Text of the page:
In Bedlam Burning, Geoff Nicholson turns his satirical gaze to the ivy covered walls of academia and the rubber rooms of an insane asylum. It all starts at Cambridge University, in the rooms of Dr. John Bentley, a don famous for his book burning parties-"a little, active symbolic literary criticism"-where guests are invited to incinerate books.
It is at one such party that Gregory Collins, brilliant but unprepossessing, meets Mike Smith, a handsome classmate. When Collins's first novel, The Wax Man, is accepted for publication, he convinces Smith to take his place on the book jacket. As a result, it is Smith rather than Collins who receives the offer to be writer-in-residence at the asylum run by Dr. James Kincaid, whose obscure therapeutic philosophy centers on the soothing powers of literature. When Smith compiles a book of the inmates' writings, and it becomes a literary success, this comedy of errors threatens to become a tragedy.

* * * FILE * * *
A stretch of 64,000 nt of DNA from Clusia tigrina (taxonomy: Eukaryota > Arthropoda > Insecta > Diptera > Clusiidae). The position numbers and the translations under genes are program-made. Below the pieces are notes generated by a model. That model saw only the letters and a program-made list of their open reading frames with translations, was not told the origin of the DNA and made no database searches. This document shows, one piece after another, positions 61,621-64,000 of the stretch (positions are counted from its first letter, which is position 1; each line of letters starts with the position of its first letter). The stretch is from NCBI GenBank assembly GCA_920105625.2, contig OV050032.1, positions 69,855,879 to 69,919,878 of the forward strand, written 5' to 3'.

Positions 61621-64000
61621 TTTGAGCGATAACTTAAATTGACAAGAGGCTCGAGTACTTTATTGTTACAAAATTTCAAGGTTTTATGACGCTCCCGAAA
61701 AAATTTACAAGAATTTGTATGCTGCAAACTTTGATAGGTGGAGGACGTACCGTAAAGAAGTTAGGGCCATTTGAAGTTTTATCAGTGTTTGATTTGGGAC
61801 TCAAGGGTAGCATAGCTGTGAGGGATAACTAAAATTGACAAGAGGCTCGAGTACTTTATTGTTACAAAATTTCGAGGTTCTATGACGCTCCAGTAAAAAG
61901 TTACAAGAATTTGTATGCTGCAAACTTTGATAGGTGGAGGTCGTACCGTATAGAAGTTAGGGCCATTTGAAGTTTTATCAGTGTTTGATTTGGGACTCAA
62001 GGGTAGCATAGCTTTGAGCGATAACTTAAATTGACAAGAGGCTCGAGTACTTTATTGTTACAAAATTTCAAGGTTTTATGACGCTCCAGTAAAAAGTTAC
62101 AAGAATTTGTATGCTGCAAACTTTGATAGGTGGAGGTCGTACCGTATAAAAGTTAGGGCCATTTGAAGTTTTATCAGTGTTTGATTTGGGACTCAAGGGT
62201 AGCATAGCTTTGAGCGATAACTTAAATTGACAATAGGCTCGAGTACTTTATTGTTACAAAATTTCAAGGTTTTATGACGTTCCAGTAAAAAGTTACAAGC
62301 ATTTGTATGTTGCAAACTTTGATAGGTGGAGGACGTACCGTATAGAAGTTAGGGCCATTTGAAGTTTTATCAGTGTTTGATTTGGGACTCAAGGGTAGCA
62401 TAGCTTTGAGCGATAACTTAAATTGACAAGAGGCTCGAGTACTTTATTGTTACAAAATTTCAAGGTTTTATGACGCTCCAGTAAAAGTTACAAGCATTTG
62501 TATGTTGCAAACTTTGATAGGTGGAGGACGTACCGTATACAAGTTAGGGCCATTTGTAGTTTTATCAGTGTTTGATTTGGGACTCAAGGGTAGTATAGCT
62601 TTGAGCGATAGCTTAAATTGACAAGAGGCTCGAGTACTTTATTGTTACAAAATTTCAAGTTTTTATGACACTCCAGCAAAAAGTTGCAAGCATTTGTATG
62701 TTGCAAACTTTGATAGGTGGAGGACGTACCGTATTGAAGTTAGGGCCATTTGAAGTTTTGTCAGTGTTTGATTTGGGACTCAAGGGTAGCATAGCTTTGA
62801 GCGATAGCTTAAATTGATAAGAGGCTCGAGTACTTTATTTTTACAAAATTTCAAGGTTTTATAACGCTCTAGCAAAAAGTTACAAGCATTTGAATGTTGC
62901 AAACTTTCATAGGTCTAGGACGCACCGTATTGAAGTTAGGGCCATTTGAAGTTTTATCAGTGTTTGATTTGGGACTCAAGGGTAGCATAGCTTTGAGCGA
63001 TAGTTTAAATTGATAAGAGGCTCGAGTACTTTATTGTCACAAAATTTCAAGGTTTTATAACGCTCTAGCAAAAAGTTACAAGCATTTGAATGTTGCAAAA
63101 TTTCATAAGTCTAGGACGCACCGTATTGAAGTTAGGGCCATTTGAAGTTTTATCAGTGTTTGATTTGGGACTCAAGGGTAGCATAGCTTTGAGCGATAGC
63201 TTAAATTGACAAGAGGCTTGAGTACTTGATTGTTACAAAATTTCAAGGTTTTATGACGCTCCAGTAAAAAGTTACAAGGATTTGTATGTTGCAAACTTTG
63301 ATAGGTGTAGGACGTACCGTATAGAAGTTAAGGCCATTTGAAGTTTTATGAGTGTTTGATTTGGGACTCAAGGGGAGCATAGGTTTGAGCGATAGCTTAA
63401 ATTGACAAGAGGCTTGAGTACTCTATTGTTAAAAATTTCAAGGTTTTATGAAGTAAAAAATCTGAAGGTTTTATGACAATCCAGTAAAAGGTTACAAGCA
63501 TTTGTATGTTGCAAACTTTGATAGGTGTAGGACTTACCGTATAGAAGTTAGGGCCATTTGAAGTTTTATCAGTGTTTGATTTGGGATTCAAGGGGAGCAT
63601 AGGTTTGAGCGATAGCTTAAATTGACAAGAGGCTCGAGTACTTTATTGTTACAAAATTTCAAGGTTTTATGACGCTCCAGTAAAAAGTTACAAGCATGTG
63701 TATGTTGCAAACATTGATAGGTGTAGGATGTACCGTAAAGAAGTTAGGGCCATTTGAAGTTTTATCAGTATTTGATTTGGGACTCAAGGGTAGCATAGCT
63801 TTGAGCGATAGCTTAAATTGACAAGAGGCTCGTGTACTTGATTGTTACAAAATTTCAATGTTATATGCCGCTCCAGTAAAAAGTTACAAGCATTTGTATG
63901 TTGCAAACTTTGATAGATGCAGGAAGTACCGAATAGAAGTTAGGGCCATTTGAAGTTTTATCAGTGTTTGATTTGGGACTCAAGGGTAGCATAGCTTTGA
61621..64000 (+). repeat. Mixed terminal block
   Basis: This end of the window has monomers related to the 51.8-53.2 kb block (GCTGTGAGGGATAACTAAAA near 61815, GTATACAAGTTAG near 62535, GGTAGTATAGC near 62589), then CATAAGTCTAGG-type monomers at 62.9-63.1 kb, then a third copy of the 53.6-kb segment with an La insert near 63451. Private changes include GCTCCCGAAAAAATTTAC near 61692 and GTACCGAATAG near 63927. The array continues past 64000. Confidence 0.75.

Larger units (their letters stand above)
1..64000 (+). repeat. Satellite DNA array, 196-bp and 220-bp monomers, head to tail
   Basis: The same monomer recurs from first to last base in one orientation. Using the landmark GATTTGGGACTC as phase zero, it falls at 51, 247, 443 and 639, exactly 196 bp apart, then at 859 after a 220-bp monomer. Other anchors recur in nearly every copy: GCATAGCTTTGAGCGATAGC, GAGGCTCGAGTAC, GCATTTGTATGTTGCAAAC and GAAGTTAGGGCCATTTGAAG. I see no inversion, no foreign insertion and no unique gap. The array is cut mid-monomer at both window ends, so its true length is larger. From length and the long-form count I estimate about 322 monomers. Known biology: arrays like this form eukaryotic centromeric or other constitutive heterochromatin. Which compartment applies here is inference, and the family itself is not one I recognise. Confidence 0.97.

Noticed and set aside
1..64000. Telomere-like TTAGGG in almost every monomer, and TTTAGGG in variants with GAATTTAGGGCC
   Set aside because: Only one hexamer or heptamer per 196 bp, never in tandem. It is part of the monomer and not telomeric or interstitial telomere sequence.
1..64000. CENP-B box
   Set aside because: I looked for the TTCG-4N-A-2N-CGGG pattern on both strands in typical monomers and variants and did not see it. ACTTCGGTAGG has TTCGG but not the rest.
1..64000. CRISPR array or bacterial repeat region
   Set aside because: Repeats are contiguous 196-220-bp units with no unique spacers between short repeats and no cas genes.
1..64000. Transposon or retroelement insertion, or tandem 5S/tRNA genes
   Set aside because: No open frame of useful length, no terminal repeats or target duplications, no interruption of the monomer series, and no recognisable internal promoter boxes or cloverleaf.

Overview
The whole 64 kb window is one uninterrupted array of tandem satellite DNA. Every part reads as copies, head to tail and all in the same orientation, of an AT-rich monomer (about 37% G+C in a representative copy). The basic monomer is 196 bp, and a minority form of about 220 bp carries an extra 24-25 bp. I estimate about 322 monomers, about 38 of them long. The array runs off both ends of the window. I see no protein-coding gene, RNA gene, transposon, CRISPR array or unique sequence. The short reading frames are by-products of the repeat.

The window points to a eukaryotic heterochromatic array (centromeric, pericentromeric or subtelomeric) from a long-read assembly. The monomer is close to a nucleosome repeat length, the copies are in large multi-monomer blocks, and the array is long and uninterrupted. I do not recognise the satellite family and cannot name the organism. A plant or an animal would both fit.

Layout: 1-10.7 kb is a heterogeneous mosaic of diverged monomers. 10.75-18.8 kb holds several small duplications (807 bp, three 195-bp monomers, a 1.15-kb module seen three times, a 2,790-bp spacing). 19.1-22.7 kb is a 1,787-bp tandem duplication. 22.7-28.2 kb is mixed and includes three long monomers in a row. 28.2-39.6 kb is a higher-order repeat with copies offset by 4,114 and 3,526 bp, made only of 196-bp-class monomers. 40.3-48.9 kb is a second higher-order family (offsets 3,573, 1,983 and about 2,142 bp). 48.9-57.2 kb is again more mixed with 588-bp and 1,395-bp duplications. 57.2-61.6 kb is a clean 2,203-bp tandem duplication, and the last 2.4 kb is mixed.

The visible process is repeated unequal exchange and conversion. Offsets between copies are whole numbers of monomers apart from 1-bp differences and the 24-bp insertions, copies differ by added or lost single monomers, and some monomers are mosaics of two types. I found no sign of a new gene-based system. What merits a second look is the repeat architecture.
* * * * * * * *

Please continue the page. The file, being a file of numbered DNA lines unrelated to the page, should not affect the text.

What people are saying - Write a review
LibraryThing ReviewUser Review - ehines - LibraryThing
Something along the lines of The Magus, but more ironic. As an earlier reviewer notes, Nicholson really ought to be better known and read than he is. In his own lighter, more humorous fashion ... Read full review
Bedlam burningUser Review - Not Available - Book Verdict
Donald Westlake meets Ken Kesey in this 13th novel by British author Nicholson (Bleeding London), about an author impersonation at a lunatic asylum. First novelist Gregory Collins seeks out Michael ... Read full review